Q: What can companies learn from their employee engagement initiatives that they can carry over to their CX improvement initiatives?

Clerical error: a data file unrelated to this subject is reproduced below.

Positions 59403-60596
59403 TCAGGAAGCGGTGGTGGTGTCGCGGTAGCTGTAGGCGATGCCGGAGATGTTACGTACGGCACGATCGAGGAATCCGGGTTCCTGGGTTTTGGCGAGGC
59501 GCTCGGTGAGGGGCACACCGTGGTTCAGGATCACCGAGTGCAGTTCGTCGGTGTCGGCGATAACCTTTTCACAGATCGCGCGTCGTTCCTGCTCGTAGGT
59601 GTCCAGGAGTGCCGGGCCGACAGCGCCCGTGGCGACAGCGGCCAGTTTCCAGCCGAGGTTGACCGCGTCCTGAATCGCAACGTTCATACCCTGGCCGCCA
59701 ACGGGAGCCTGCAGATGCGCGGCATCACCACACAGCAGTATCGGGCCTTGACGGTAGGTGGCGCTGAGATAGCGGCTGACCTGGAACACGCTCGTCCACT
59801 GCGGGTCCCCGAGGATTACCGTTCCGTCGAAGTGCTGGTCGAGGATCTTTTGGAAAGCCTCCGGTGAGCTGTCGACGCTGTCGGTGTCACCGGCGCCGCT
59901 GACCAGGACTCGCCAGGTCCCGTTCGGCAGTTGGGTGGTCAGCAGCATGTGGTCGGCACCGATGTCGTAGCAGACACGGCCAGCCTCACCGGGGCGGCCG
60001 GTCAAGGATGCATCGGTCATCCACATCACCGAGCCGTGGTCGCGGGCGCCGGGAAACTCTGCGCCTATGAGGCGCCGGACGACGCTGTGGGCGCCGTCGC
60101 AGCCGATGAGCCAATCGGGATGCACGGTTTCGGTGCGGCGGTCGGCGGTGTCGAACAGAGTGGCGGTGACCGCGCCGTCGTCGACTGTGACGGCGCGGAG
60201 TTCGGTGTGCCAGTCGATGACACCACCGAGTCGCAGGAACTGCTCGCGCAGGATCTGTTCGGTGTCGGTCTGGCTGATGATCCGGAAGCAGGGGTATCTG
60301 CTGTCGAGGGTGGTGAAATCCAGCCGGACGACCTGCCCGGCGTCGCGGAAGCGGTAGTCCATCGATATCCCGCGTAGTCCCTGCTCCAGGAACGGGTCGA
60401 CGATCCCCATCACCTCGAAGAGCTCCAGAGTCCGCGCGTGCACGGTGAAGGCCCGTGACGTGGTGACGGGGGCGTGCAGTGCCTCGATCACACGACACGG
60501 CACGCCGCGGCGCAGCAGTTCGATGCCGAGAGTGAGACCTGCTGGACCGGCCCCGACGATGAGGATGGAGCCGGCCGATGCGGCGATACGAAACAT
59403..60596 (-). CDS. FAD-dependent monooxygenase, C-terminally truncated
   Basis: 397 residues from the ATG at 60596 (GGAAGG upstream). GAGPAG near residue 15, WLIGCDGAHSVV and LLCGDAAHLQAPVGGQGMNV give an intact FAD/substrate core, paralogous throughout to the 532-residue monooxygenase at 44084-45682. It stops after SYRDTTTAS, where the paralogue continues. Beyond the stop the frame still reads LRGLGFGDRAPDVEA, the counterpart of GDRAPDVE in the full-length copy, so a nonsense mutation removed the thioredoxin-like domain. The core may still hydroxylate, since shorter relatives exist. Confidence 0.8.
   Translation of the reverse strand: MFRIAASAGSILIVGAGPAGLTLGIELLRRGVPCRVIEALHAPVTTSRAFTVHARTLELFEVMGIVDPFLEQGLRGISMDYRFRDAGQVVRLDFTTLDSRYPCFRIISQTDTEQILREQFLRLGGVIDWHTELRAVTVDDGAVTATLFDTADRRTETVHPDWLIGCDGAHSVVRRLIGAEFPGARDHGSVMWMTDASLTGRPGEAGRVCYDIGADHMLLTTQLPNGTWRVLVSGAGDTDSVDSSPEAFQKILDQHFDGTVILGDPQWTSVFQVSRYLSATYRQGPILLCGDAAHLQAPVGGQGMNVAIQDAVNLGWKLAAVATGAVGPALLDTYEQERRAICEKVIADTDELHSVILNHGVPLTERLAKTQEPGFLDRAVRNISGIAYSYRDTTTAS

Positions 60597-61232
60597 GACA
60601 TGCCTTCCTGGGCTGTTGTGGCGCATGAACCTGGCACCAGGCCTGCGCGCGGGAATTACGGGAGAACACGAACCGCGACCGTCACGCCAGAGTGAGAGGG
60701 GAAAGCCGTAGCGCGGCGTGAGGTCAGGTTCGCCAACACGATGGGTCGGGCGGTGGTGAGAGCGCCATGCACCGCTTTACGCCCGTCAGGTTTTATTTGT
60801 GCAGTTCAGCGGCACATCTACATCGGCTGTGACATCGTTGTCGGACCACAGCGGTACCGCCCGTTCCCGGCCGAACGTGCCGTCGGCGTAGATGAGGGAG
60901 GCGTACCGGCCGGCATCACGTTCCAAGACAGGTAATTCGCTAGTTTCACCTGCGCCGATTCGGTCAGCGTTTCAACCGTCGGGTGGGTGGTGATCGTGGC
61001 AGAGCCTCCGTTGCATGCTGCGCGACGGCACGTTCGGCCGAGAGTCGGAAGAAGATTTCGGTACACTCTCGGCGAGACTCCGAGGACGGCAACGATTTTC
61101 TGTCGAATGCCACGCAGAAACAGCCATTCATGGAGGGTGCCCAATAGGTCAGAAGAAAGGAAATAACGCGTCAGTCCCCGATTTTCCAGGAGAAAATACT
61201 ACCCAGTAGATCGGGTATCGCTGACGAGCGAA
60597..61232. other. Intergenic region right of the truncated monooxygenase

A: More and more, employers perceive their employees as internal customers. As such, the service and product experiences that employers create to enable their employees in their jobs can serve as a model for customer experiences as well. Take, for instance, an internal service desk. The service models that are used to provide IT or operational support to an employee can be leveraged in external call centers when helping customers with their challenges. Internal employee engagement initiatives are also a safe space to test out new technologies and protocols before releasing them to customers. Leveraging employee beta groups, companies can pilot programs like new virtual assistants or support organizational structures in order to prove feasibility, test security constraints and model staffing requirements in a more controlled environment with fewer data security concerns and a captive audience. Companies can also more easily stand up Voice of the Customer (VOC) programs in an employee setting since they have direct lines of communication to these individuals. The learnings from creating an internal VOC program can be applied to creating a formal voice of the external customer program. This works the other way around, too; technologies, processes and programs from customer experience initiatives can and should be leveraged for internal employees. Aligning these strategies will result in more efficient technology portfolios, reduced costs and increased impact through shared lessons learned for customers and employees.